Because where would I be if you had grown weary of redeeming your children and stopped with Adam and Eve? "That's enough. I can't go through this again." Where would I be if you had grown weary of transforming sinful people and stopped with the Israelites? "I am tired of putting up with their rebellious and stiff-necked ways. Never again." Where would I be if you had grown weary of telling the dead to rise and stopped with the Valley of Dry Bones? "I am worn out from sustaining people. This can't happen again." Where would I be if you had stopped with king David and refused to forgive transgressions? “I can’t be bothered with their sins anymore.”
I would not be here if you had not exulted in the monotony. I would not be saved. I would not be set apart. I would not have a beating heart. I would not have lungs full of air. Nothing in the whole wide world would exist if you did not exult in monotony. It is in your very nature to never grow weary of sameness.
Your servant Paul wrote in 1 Timothy 1:15-16, "Christ Jesus came into the world to save sinners—of whom I am the worst. But for that very reason I was shown mercy so that in me, the worst of sinners, Christ Jesus might display his unlimited patience as an example for those would who believe on him and receive eternal life."
Your unlimited patience saved sinners like Paul, like me. Your unlimited patience showed me mercy when I did not deserve it.
Your unlimited patience said, "Do it again."
THE SONG THAT NEVER ENDS
Someday I will learn to exult in monotony, just as you do. I may not be the one telling the sun to rise every morning and to set every evening. I may not be the one who makes the daisies a hundred billion times over without growing weary. But I will be the one who will join "each of the four living creatures...[as] day and night they never stop saying, "Holy, holy, holy is the Lord God Almighty who was, and is, and is to come" (Rev. 4:8).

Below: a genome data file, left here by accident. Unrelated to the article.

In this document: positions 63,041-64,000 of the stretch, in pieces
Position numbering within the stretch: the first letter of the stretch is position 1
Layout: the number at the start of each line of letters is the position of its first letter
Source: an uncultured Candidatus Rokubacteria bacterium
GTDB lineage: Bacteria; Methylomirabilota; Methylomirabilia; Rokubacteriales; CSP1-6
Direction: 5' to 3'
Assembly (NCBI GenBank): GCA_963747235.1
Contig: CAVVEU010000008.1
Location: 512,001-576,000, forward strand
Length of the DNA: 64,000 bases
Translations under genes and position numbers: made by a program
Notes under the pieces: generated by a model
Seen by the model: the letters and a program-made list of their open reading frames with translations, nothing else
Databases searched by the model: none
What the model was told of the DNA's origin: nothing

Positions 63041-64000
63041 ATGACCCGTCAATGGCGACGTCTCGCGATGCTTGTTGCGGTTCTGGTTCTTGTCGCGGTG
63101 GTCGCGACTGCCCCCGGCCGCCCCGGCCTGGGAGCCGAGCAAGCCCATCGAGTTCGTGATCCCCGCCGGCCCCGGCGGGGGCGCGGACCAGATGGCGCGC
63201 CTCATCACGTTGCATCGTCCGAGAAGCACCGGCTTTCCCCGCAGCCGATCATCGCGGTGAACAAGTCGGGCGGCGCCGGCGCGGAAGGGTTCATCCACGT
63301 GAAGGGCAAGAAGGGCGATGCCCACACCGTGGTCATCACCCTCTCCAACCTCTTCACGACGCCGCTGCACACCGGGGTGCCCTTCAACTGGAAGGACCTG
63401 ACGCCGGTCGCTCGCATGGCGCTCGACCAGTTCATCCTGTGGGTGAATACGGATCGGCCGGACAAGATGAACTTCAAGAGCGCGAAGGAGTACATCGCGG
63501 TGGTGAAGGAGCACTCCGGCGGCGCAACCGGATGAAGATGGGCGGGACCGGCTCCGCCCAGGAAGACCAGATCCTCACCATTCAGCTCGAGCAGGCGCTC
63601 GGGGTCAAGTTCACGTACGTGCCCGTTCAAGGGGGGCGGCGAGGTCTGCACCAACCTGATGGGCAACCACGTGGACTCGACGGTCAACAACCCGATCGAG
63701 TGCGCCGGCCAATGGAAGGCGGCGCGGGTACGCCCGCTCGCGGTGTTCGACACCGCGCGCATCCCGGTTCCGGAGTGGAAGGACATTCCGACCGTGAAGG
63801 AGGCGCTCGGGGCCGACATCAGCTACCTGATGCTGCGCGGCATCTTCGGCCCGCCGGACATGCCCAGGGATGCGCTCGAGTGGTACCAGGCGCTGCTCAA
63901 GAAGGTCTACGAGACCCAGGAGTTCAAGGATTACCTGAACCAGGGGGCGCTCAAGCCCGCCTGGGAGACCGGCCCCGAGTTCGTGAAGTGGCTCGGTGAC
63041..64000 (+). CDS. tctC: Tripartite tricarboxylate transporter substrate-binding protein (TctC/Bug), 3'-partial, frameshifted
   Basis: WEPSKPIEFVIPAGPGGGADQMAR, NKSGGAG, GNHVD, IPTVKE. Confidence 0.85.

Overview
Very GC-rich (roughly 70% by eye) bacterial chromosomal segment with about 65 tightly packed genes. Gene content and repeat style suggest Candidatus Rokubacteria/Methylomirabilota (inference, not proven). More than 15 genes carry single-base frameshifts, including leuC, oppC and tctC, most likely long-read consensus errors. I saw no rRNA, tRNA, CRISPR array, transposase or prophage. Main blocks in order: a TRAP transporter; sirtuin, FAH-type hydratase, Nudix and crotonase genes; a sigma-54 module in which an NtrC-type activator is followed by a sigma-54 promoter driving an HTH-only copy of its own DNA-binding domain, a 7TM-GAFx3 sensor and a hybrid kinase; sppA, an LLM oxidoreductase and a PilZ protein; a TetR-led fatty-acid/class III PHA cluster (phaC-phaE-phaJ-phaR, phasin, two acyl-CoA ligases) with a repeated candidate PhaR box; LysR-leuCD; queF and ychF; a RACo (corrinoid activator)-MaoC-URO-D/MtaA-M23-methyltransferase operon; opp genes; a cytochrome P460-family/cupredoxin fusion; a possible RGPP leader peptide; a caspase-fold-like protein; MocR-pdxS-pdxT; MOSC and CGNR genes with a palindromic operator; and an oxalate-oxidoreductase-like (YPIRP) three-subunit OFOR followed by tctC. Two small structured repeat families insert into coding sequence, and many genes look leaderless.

That’s the song of which I'll never grow weary. I will never grow tired of singing your praises. I will never grow faint in delighting in your presence and glory and magnificence and perfection. Never. For all eternity, I will exult in the monotony of worshiping you, singing the same refrains over and over again, without fail. I will join the elders and the angels and the creatures and the cloud of witnesses, and together we will sing forever and ever without end that you are the God of again.
So, Jesus, until that day comes, teach me to exult in the monotony of the here and now until I reach then and there.
Teach me to never grow weary in confessing my sins to you, again. Teach me to never grow weary in forgiving others who have sinned against me, again. Teach me to never grow weary in asking for your mercy, again. Teach me to never grow weary in encouraging others, again. Teach me to never grow weary in submitting my pride to you, again. Teach me to never grow weary in trusting you, again. Teach me to never grow weary in doing good, again.
Teach me, Jesus, to delight in you, again.
Courtney Yantes spends her days coordinating events and conferences designed to inspire change and promote access for individuals with disabilities. She graduated from William Woods University with a bachelor’s degree in history and a master’s in business administration. She enjoys blogging, traveling, serving as a Bible Study Fellowship leader, and generally organizing anything she can get her hands on. She is a lover of all things Jackson Hole, Wyoming, and relishes a life free of social media accounts. Her essay “The Gospel Domino Effect” can be found in GCD’s book That Word Above All Earthly Powers.